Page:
Jethro found Chicago Shorty to be an equal in humor and musicianship (although Goodman frequently denied the latter when introducing Jethro to the crowd, once being booed by his own fans because he differentiated between himself as a "songwriter and banger" and Jethro as a "legitimate musician"). Stevie and Jethro delighted Goodman's audiences and record buyers for a dozen years. Conventional wisdom would have kept a man striving for commercial success in pop music from recording and touring with a "country" musician old enough to be not only his father but the father of most of the people in the audience. However, much like Jethro there was nothing conventional about Steve Goodman. He never failed to acknowledge his musical heroes, and Jethro Burns was certainly at the top of his list.
Jethro and Steve Goodman sharing
a laugh on Jethro & Friends, 1984
Jethro again found himself without a musical partner when Goodman lost his 16-year battle with leukemia on September 20, 1984. At Goodman's tribute concert Jethro said the time he spent working with Steve had proved to be more enjoyable than his time with Homer. Choosing an era of his career that lasted just twelve years over a far more commercially successful one that spanned four decades might seem odd, but Jethro had a good reason. In the time they had spent together, Goodman had succeeded in presenting Jethro to the world not merely as half of a country cornball act but as Jethro Burns, "the premiere mandolin player in the world" who "also happens to have Jack Benny's comic timing." The audience Goodman attracted -- people near his own age (20s and 30s) -- may have had little to no knowledge of Homer and Jethro's career, so they had to accept what they saw, and what they saw was a man who could make a mandolin talk, sing, scream, and jump through hoops. There is nothing egotistical about wanting to be recognized as "good" on one's chosen instrument, and Goodman made certain that Jethro's mandolin playing was squarely in the spotlight.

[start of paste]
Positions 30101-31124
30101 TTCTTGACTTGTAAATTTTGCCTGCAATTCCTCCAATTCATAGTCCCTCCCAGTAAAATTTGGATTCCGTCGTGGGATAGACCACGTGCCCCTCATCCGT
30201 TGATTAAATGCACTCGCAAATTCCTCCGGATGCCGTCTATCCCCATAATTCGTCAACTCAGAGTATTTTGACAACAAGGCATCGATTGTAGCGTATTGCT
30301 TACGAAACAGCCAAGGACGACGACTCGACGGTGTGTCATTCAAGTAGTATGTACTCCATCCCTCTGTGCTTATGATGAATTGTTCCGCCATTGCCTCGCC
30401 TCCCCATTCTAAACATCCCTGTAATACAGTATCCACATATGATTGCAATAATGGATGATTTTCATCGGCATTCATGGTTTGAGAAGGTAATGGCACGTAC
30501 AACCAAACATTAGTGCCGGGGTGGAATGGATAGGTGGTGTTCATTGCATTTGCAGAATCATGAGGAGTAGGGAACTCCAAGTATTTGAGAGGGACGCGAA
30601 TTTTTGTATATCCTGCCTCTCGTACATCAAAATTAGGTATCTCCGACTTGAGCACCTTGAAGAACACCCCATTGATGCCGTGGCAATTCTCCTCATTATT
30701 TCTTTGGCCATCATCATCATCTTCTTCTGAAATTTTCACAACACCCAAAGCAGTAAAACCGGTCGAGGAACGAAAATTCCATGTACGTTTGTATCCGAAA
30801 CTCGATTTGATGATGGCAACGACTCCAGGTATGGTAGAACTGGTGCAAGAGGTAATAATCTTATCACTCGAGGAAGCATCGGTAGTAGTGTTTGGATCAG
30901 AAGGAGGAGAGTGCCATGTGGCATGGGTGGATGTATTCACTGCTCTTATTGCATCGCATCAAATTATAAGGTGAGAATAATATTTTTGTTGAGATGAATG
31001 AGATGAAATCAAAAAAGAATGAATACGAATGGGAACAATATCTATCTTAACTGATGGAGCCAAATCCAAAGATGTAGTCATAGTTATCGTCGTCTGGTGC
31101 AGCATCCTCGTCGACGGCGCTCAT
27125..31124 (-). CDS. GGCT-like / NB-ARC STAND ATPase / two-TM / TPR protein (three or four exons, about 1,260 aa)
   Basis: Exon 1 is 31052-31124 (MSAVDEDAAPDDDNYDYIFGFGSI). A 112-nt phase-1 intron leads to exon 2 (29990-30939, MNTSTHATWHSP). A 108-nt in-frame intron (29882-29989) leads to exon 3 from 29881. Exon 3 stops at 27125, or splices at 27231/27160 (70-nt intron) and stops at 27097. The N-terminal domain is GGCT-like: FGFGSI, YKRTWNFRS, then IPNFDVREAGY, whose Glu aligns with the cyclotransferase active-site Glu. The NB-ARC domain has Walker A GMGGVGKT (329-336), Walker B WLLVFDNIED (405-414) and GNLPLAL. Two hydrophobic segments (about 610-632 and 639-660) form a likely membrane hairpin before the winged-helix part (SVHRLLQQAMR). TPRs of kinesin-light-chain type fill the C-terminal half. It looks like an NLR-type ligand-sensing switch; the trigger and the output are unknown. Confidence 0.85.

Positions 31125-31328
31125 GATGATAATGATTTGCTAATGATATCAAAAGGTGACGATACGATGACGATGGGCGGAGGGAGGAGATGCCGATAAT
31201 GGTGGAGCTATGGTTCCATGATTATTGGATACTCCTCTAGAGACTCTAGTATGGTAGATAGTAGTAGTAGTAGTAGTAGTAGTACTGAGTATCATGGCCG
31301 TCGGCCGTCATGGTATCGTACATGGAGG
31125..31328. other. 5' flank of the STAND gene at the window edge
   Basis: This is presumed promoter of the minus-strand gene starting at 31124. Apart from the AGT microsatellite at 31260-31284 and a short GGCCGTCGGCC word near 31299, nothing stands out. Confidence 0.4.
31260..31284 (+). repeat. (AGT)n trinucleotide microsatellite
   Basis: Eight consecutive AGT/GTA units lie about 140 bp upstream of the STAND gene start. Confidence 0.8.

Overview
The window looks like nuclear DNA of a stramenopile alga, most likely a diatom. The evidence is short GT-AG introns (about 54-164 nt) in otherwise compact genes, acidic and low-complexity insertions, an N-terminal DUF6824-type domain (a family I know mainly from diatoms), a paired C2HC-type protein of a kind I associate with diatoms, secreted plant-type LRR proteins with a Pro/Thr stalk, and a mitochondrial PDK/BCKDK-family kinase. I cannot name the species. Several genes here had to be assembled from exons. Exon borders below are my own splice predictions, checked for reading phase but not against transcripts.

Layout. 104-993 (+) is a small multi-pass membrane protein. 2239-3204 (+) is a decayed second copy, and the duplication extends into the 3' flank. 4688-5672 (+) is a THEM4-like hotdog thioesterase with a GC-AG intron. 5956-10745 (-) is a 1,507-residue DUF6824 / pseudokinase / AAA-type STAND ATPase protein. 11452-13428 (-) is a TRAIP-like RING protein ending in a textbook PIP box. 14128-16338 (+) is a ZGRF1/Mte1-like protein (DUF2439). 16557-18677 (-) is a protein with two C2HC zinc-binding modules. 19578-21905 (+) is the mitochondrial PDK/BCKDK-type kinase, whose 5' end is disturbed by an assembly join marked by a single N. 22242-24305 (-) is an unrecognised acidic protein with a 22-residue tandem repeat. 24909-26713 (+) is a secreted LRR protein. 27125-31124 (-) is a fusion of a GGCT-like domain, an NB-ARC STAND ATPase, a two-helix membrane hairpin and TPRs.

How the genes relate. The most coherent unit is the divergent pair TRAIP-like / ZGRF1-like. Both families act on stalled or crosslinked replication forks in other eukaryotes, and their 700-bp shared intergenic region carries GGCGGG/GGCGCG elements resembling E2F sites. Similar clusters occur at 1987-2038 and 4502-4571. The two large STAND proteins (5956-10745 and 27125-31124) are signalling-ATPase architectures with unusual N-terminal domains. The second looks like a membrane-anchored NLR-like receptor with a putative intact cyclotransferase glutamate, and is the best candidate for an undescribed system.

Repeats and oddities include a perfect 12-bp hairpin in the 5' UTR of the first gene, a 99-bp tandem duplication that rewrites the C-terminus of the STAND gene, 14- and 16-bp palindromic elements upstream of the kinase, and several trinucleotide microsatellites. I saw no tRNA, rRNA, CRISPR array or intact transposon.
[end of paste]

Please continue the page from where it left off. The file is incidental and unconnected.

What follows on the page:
After Goodman's death Jethro continued making albums on his own and with others as well as performing with his Jethro Burns Quartet. He also ventured to Nashville occasionally to play in Hee Haw's "Million Dollar Band." In his 60s, at a time when most performers are forgotten or retired, Jethro Burns was a hot ticket, even as cancer slowly deteriorated his health.
Jethro passed away from prostate cancer on February 4, 1989, just over a month shy of what would have been his 69th birthday. Over his 56-year career he made a tremendous amount of incredible music, most of which inexplicably sits gathering dust in RCA's vaults somewhere.
One thing this world could use right now is a good laugh. NOBODY in country music provided more of them than Homer and Jethro. These men should not be forgotten, which is why I've started writing a biography on them. The tentative title is We Can't Sing and We Ain't Funny: The World of Homer and Jethro.
And if I ever win the lottery you'll know it immediately: Homer and Jethro's discography will no longer be out of print.